The argument moves forward that if I say the citizen is first then I’m acting reckless. That without putting myself first, I cannot adequately serve the citizens because I will become the problem. If I put the citizen first always, I must be on a suicide mission. One brother put it this way, that if you put yourself first, that is selfish. We are the fire service and the fire service was founded in selflessness. Putting the citizen first is not a suicide mission. I am not advocating running in with no regard to your safety or your crew’s safety. I am advocating a logical approach to thinking. We must think and say and preach from day one in the academy that we put our citizens first. This helps develop the mindset that I am at service to the citizens and my job, the oath I took, is to serve the citizens. When we teach Life Safety, Incident Stabilization, and Property Conservation we must teach it in the manner that our students understand that we are talking about ALL life but that the citizen is our mission. We must make it clear that we are at service to THEM. That is our job. We are to take calculated risk. The problem is that many people have skewed what is acceptable risk. We will talk about this further down.
“Aggression and Intelligence must both be present. One should not exist without the other.”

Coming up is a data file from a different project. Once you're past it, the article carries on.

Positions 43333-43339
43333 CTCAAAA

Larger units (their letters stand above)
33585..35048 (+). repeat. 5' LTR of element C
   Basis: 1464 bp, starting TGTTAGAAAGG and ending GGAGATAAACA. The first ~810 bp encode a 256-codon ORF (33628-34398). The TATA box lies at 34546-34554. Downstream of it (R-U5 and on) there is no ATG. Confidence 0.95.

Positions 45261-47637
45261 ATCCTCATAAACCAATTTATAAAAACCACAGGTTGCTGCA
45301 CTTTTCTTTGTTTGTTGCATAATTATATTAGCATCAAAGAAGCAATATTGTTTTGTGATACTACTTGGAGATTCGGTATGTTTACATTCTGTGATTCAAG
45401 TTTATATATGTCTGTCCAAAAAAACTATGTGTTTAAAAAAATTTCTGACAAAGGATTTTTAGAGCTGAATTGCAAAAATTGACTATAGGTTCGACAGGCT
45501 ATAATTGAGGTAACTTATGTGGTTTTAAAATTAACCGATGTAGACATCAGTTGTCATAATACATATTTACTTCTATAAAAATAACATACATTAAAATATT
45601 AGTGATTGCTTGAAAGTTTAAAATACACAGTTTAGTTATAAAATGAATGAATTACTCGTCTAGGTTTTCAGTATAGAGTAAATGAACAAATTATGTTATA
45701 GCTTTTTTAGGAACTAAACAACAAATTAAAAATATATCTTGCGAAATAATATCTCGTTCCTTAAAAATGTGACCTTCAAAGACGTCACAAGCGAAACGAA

The word aggression has brought a bad rep lately. In the fire service, when the word aggressive is used to describe a fireman, to some it brings up thoughts such as respect and admiration. To others, words like Cowboy or Rogue come to mind. Why is being aggressive considered a bad thing these days? Aggression is defined with words like “offense” or “assault”. Isn’t that what our job is? Are we not supposed to assault the building to bring the incident under control? I throw around terms like aggressive engine ops and aggressive truck ops all the time. Think of aggressive engine ops like military combat. Small unit tactics in special operations relies on a concept called “violence of action”. When they come in contact, the respond with an overwhelmingly violent reaction. They are aggressive because they have a mission to perform. I’ve become a big fan of Jocko lately and his podcast. For those of you who don’t know, Jocko was a Navy SEAL for 20 years, serving as an enlisted SEAL and a SEAL officer. Jocko once said that being aggressive overcomes fear. I think that’s spot on. Whatever fear you have, if you concede that your primary default is aggression, you won’t have room for that fear. This is where intelligence through education and training and experience applies. Intelligence makes sure that your aggression doesn’t get you in trouble.